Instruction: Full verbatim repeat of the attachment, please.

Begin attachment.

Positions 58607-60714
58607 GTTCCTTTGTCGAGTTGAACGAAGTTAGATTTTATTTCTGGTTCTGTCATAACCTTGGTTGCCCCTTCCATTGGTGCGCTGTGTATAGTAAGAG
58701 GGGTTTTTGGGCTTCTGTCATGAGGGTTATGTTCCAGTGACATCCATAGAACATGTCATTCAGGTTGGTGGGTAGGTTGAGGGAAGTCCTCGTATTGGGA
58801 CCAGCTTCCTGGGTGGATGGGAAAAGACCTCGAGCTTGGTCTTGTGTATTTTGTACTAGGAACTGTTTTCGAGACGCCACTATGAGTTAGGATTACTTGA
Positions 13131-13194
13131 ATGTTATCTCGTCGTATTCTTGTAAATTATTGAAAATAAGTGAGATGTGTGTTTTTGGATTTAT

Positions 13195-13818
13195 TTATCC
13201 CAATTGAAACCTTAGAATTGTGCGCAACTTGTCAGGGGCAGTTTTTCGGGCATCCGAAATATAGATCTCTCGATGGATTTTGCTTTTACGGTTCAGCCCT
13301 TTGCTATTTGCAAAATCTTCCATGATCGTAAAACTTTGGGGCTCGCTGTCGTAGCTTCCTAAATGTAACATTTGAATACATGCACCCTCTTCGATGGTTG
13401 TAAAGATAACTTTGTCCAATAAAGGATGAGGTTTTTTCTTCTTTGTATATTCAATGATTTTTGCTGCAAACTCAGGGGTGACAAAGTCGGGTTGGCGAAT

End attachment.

Positions 58607-60714
58607 GTTCCTTTGTCGAGTTGAACGAAGTTAGATTTTATTTCTGGTTCTGTCATAACCTTGGTTGCCCCTTCCATTGGTGCGCTGTGTATAGTAAGAG
58701 GGGTTTTTGGGCTTCTGTCATGAGGGTTATGTTCCAGTGACATCCATAGAACATGTCATTCAGGTTGGTGGGTAGGTTGAGGGAAGTCCTCGTATTGGGA
58801 CCAGCTTCCTGGGTGGATGGGAAAAGACCTCGAGCTTGGTCTTGTGTATTTTGTACTAGGAACTGTTTTCGAGACGCCACTATGAGTTAGGATTACTTGA
Positions 13131-13194
13131 ATGTTATCTCGTCGTATTCTTGTAAATTATTGAAAATAAGTGAGATGTGTGTTTTTGGATTTAT

Positions 13195-13818
13195 TTATCC
13201 CAATTGAAACCTTAGAATTGTGCGCAACTTGTCAGGGGCAGTTTTTCGGGCATCCGAAATATAGATCTCTCGATGGATTTTGCTTTTACGGTTCAGCCCT
13301 TTGCTATTTGCAAAATCTTCCATGATCGTAAAACTTTGGGGCTCGCTGTCGTAGCTTCCTAAATGTAACATTTGAATACATGCACCCTCTTCGATGGTTG
13401 TAAAGATAACTTTGTCCAATAAAGGATGAGGTTTTTTCTTCTTTGTATATTCAATGATTTTTGCTGCAAACTCAGGGGTGACAAAGTCGGGTTGGCGAAT